Girl granted bail in Pakistan blasphemy case
A Christian girl arrested in Pakistan for defaming Islam was granted bail on Friday, a judge said, days after police detained a Muslim cleric on suspicion of planting evidence to frame her in a case that caused an international outcry.
Masih, believed to be 14, may be in danger if she is set free and stays in Pakistan. Her arrest last month angered religious and secular groups worldwide but protests in Pakistan attracted only a handful of supporters.
In Muslim Pakistan, the mere allegation of causing offence to Islam can mean death. Those accused under an anti-blasphemy law are sometimes lynched by the public even if they are found innocent by the courts.
The girl would be reunited with her family at a location that was being kept secret for security reasons, said Robinson Asghar, an aide to Minister for National Harmony Paul Bhatti.
There were no plans to send Masih abroad, Bhatti told Reuters.
“I am really satisfied and happy,” he said. “I believe justice has prevailed.”
Masih was accused by Muslim neighbours of burning Islamic religious texts and arrested, but police recently said a cleric had been taken into custody after witnesses reported he had torn pages from a Koran and planted them in Masih’s bag beside burned papers.
In Masih’s impoverished village on the edge of Islamabad, some said they were disappointed that she had not been sentenced.
“This is wrong. She burned the Koran,” said resident Ijaz Sarwar near the local mosque.
Nearby, Saddam Hussein, 18, expressed sympathies for the cleric accused of framing Masih. “If she is freed, the maulvi (cleric) should be freed as well,” he said.
There were conflicting accounts of how much bail would have to be paid but Masih’s lawyer said it was about the equivalent of US$10,000.
Activists and human rights groups say vague terminology has led to the anti-blasphemy law’s misuse, and that it dangerously discriminates against tiny minority groups.
Human Rights Watch welcomed Masih’s release and urged authorities to consider reforming the law.
“This child should not have been behind bars at all. All charges against her should be dropped,” the international rights group said in a statement.
“Pakistan’s criminal justice system should instead concentrate on holding her accuser accountable for inciting violence against the child and members of the local Christian community.”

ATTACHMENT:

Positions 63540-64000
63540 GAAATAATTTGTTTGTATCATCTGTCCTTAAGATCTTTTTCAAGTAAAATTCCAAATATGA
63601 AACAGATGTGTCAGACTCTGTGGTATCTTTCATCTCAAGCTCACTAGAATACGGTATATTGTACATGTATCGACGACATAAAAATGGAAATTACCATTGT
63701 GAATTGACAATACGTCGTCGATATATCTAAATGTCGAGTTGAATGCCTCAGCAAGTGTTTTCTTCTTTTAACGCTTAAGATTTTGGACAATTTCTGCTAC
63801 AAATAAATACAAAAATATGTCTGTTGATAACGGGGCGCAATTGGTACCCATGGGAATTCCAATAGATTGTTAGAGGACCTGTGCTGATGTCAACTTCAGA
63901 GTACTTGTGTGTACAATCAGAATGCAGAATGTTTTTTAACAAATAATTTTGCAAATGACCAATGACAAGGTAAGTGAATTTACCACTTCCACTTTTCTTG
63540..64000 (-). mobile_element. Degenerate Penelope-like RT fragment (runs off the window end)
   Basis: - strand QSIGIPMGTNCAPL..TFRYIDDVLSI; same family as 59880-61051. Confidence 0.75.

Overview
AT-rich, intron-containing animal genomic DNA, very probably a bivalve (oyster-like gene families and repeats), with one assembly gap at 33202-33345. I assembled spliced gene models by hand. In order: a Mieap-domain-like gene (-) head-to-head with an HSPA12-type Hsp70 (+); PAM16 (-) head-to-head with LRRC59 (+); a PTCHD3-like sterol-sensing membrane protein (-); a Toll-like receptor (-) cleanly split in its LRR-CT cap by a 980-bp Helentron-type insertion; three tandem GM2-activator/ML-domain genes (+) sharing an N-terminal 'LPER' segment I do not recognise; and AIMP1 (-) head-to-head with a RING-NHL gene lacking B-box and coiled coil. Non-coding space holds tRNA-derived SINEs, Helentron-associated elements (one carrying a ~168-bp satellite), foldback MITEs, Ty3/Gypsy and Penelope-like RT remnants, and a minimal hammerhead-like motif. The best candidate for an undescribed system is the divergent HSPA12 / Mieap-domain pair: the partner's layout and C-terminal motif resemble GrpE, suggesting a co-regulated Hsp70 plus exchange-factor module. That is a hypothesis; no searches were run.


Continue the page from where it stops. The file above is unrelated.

More than a million people globally have signed a petition started by Masih’s father for her release.
But despite the international condemnation, many Pakistanis support the blasphemy law.
Last year, Punjab province governor Salman Taseer was shot dead by his bodyguard for suggesting the law be reformed. Lawyers hailed Taseer’s killer as a hero, tossing rose petals at him after he was arrested.
Taseer had been defending a Christian woman, Asia Bibi, who was jailed on blasphemy charges. She is still in jail on death row.
Two months after Taseer’s murder, Minister for Minorities Shahbaz Bhatti, a Christian, was killed by the Taliban for demanding changes to the law.
Critics of Pakistan’s leaders say they are too worried about an extremist backlash to speak out against the law in a nation where religious conservatism is increasingly prevalent.
Christians, who make up four per cent of Pakistan’s population of 180 million, have been especially concerned about the blasphemy law, saying it offers them no protection.
Convictions hinge on witness testimony and are often linked to vendettas, they complain.
In 2009, 40 houses and a church were set ablaze by a mob of 1,000 Muslims in the town of Gojra, in Punjab province. At least seven Christians were burnt to death. The attacks were triggered by reports of the desecration of the Koran.
Two Christian brothers accused of writing a blasphemous letter against the Prophet Mohammad were gunned down outside a court in the eastern city of Faisalabad in July of 2010.